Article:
A Fish Called Wanda (1988)






John Cleese, Jamie Lee Curtis, Kevin Kline, Michael Palin, Maria Aitken, Tom Georgeson, Patricia Hayes, Cynthia Cleese, Geoffrey Palmer, Roger Brierley, Llewellyn Rees, Stephen Fry, John Bird


Wanda (Jamie Lee Curtis) and her boyfriend Otto (Kevin Kline) are in England to plot alongside George (Tom Georgeson) and Ken (Michael Palin) the robbery of a diamond collection. Since they want the stolen goods for themselves, Wanda and Otto inform the police about George, not knowing that he has already moved the diamonds to another secret place, and Wanda thinks the best way to find out is by getting close to George's lawyer, Archie Leach (John Cleese).


Outrageously hilarious and clever, and with a solid cast, A Fish Called Wanda is a classic comedy that is the perfect mix of British and American humor.

Brilliantly written by Charles Crichton and John Cleese, the screenplay works on a lot of different levels - the heist, the romantic comedy, the eternal conflict between Brits and Americans, the hitman -, it is full of both British and American humour - so to please a bigger audience - and is enriched with ridiculous situations, misunderstandings and puns that make the film a real pleasure.

The characters are pure genius. Wanda is a sexy and seductive American who seduced men to get from them what she needs, only to backstab them in the future. Archie Leach is the well-mannered English lawyer whose marriage is in crisis, and vents his sexual desires with Wanda. Ken is a shy, stuttering hitman who is secretly in love with Wanda, and tenderly loves animals. And then there is Otto, the American with a deep aversion to the word 'stupid', an immeasurable obsession with Buddhist meditation and Nietzsche's philosophy - that doesn't even understand because too stupid - and his uncontrollable hatred towards the British.

The film is packed with exhilarating scenes, but some of the most memorable are Otto torturing Ken, ramming french fries up his nose and chomping down his beloved fishes; Archie's striptease that accidentally puts him in the situation to be naked in front of a couple and their children; Ken's revenge in the finale.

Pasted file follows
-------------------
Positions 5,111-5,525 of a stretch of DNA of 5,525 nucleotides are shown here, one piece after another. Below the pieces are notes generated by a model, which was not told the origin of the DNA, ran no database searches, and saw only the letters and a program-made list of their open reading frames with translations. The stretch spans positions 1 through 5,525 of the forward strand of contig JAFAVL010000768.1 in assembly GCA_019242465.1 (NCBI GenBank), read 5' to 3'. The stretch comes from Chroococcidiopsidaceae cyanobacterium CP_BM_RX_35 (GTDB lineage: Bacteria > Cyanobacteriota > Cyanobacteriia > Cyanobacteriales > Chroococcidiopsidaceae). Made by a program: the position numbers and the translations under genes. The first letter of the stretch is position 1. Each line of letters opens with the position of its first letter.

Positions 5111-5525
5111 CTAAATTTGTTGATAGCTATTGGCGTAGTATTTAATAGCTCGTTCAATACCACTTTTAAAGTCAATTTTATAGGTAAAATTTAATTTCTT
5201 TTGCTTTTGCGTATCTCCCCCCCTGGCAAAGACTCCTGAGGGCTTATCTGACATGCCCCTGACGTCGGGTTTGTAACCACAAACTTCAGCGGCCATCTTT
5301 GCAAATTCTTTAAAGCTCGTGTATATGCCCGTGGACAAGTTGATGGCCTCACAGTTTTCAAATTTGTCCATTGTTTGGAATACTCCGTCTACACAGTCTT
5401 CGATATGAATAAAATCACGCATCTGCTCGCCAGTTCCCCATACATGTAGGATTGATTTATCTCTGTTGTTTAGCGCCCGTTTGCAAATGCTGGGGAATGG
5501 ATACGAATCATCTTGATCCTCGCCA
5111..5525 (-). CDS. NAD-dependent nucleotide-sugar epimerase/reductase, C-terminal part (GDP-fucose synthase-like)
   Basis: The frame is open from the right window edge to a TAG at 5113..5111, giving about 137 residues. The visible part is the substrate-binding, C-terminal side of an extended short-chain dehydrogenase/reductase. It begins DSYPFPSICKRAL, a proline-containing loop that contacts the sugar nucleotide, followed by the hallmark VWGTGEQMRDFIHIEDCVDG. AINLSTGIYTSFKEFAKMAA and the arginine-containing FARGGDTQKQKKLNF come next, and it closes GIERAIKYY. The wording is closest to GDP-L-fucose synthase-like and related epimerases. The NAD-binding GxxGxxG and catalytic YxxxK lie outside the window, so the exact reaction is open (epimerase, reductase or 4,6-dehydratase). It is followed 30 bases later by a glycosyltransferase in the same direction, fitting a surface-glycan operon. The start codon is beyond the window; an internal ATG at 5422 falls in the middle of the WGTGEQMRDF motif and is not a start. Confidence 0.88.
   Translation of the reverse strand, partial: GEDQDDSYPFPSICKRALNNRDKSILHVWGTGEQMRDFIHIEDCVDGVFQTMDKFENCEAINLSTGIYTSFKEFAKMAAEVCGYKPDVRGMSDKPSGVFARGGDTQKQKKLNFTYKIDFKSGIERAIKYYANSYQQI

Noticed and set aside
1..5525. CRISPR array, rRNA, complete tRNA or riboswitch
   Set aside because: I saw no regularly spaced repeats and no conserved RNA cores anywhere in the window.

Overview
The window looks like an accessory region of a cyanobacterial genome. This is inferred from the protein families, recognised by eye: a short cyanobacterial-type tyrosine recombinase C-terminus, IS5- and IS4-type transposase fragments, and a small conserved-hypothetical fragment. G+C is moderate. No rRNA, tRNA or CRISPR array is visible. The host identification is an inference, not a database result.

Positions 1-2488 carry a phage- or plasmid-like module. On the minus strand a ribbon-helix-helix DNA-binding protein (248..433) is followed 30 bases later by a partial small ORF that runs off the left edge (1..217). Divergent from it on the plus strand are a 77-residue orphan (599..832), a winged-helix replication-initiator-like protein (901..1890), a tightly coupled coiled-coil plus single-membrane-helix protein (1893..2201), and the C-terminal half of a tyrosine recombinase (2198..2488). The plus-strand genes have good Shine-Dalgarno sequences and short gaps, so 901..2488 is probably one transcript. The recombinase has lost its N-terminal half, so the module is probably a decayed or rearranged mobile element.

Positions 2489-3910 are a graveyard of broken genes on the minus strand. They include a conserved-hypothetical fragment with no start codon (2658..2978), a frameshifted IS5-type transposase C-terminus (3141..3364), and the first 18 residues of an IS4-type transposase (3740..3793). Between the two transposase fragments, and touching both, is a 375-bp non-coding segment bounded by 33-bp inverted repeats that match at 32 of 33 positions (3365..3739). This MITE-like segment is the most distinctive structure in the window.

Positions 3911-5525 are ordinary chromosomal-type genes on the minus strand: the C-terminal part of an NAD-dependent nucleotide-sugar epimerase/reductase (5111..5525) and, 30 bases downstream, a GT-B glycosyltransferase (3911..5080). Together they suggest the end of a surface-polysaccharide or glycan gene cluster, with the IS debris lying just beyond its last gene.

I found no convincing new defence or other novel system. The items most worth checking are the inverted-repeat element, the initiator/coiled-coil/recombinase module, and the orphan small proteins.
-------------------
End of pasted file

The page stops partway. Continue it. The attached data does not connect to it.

The acting is solid like a stone. John Cleese is excellent in the role of lawyer Archie Leach, Jamie Lee Curtis unleashes all her friendliness to play Wanda, Michael Palin does a great job in the role of Ken, but Kevin Kline is unarguably standing out as he rocks the show as Otto. 

Reasons you should watch and like the film in a nutshell: direction, screenplay, and performances.


Wanda: I was dealing with something delicate, Otto. I'm setting up a guy who's incredibly important to us, who's going to tell me where the loot is and if they're going to come and arrest you. And you come loping in like Rambo without a jockstrap and you dangle him out a fifth-floor window. Now, was that smart? Was it shrewd? Was it good tactics? Or was it stupid?
Otto: Don't call me stupid.
Wanda: Oh, right! To call you stupid would be an insult to stupid people! I've known sheep that could outwit you. I've worn dresses with higher IQs. But you think you're an intellectual, don't you, ape?
Otto: Apes don't read philosophy.
Wanda: Yes they do, Otto. They just don't understand it. Now let me correct you on a couple of things, OK? Aristotle was not Belgian. The central message of Buddhism is not "Every man for himself." And the London Underground is not a political movement. Those are all mistakes, Otto. I looked them up.


  1. This is a movie I really want to revisit. I remember attempting to watch it in high school, finding it painfully dull and falling asleep. I've always meant to go back and give it another try, but I always forget about it. I'm adding it to my Netflix queue right now.

  2. Yeah, me too Karen. I've totally forgotten about this film. I remember seeing it when I wa about 17, and just thinking it was mediocre. I'll give it another go.